Privacy | What are the Emergency Regulations and What do they Mean for our Right to Privacy?

March 18th 2020

The collapse of privacy in the face of coronavirus: emergency regulations for the monitoring, enforcement and collection of information.

On March 17,2020, around 1:30 AM, the Israeli Government passed emergency regulations allowing governmental entities to collect data concerning verified COVID-19 (Coronavirus) patients and those potentially infected with the virus, so as to enforce quarantine orders.

The regulations were adopted by a unanimous vote by telephone, during an overnight sitting of the cabinet, bypassing parliamentary approval and without the involvement of the Privacy Protection Authority.

The regulations focus on two main areas:

The first concerns the police and its authority to collect location data (but not route) without the need for a court order, “in order to caution the public, or a particular individual so as to prevent or minimize the spread of the disease”.  These matters are regulated under the Emergency Regulations (Location Data), 2020.

The other area of focus concerns the Shin Bet and deals with the identification of the location and route of certain individuals and the identification (tracking) of people who were in contact with them. These matters are regulated under the Emergency Regulations (Authorizing the Shin Bet to Assist in the National Effort to Suppress the Spread of the Novel Coronavirus), 2020.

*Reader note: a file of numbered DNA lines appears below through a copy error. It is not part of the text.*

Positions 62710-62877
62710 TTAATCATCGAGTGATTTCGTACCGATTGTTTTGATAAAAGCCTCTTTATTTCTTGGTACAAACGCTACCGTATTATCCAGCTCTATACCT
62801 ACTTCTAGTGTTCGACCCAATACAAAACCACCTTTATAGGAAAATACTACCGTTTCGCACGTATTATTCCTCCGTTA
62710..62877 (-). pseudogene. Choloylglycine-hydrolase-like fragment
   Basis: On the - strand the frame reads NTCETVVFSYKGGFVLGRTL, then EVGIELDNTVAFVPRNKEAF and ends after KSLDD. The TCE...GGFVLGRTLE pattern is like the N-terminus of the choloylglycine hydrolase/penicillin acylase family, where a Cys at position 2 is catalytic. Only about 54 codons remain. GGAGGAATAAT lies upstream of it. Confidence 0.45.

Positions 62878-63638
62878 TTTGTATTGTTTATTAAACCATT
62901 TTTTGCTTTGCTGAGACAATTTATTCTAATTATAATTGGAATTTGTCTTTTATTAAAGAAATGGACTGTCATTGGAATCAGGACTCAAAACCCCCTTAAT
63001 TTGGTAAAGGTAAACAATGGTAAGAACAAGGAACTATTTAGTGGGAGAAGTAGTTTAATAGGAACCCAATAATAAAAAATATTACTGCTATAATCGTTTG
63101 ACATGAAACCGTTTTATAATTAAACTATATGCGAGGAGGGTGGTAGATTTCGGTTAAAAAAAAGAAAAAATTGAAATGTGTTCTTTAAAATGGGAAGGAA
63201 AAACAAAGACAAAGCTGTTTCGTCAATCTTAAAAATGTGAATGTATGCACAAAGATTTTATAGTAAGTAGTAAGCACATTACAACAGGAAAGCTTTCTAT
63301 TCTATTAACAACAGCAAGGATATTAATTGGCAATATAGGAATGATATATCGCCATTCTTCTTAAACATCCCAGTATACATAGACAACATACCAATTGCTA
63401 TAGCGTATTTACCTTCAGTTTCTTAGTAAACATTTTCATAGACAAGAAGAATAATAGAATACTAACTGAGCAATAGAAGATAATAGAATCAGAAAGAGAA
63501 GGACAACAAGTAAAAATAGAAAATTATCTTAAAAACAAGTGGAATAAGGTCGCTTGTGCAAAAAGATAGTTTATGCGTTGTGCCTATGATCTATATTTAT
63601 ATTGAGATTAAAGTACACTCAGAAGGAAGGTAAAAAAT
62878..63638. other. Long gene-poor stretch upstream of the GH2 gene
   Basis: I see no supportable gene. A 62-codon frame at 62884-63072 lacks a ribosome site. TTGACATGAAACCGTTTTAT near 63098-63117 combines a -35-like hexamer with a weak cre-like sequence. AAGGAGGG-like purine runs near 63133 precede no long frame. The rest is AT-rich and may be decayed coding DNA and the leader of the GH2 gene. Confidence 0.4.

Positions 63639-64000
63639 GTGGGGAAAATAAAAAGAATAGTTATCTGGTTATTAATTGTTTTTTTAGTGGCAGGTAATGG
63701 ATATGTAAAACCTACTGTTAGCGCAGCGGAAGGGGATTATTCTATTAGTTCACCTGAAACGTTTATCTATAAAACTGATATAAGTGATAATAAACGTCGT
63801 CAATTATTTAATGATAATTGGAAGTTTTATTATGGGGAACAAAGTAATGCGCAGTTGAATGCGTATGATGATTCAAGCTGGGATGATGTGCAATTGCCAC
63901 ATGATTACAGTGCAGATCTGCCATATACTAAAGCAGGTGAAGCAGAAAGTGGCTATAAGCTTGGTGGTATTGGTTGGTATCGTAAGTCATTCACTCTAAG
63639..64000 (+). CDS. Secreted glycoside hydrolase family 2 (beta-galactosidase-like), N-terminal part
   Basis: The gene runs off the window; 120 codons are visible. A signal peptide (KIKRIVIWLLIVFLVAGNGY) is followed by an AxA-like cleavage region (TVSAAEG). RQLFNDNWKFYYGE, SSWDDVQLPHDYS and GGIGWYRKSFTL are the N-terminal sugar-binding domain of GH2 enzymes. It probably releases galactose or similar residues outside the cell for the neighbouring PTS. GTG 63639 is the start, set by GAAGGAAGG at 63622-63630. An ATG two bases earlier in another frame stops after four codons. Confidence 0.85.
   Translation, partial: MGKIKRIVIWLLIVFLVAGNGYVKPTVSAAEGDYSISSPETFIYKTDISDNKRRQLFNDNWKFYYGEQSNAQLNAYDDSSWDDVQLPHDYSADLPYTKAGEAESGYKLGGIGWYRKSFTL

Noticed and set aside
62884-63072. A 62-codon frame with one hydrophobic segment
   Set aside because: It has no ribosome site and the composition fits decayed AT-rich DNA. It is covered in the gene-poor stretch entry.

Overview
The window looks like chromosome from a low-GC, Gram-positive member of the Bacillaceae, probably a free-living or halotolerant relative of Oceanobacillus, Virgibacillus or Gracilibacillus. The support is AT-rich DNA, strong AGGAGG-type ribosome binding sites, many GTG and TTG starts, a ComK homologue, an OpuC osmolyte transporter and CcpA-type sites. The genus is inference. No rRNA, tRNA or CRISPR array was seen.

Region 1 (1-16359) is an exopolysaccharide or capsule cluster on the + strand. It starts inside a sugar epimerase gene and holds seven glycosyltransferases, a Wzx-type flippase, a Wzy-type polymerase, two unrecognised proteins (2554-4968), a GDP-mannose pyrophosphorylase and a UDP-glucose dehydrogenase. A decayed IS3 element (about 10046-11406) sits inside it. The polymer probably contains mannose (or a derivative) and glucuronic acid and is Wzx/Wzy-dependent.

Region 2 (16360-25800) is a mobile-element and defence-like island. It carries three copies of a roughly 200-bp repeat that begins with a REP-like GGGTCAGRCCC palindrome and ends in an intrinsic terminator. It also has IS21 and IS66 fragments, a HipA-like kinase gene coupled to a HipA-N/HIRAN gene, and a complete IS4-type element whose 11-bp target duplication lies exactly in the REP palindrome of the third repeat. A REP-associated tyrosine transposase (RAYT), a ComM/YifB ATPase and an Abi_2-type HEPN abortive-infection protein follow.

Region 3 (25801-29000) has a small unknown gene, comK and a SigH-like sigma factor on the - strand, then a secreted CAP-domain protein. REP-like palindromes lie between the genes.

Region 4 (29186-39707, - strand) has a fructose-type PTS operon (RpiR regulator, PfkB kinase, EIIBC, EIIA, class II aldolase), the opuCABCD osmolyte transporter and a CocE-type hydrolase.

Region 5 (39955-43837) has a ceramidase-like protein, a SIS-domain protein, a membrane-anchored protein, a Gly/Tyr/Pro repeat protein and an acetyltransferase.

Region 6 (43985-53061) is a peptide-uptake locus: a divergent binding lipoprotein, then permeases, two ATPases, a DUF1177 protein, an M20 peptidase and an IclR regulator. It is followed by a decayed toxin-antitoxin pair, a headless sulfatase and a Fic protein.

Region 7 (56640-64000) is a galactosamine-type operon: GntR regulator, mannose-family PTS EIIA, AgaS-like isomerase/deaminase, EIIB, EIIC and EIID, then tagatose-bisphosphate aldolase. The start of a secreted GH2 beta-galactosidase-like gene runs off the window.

These are far-reaching regulations and their adoption represents a constitutive moment in Israel’s constitutional and legal environment. Naturally, the ordinary limitations that apply to the use of regulatory authority give way to the need to protect and preserve the public health and national economy.

Without expressing an opinion on the issue, it is important to bear in mind that in the analysis of the necessary check-and-balances, in this instance one should take into account the severe intrusion on the right to privacy resulting from the new regulations.

To illustrate:

      • a retrospective tracking of one’s whereabouts over the previous 14 days;
      • a “big brother”-like oversight of movements and locations; in some cases, no sanctions are provided for the violation of the regulations;
      • the use of expansive definitions that encompass not only verified patients of the virus, but also those who may have been infected, and others who may have been exposed to those who may have been infected with the virus;
      • significant invasion into mobile data and its transfer to Shin Bet’s systems;

These are fundamental arrangement and measures that should have been incorporated into the regulations but were not set, nor is it clear if they will ever be set prior to their use or the nature of their content. They are merely illustrations of an immensely problematic regulatory framework, which, in its entirety stands to severely infringe on the right to privacy.

Furthermore, the regulations were adopted confidentially, in the middle of the night, with no parliamentary oversight, using language that contradicts what was publicly declared concerning their content. Moreover, the determination of the content of significant and fundamental portions of these regulations is left for the determination of governmental agencies, in an unclear matter, with no oversight.

Furthermore, these emergency mechanisms are adopted by a transitional government that is three electoral systems away from the public and legal legitimacy on the basis of which a government is assembled.

For our full update (in Hebrew) click here.

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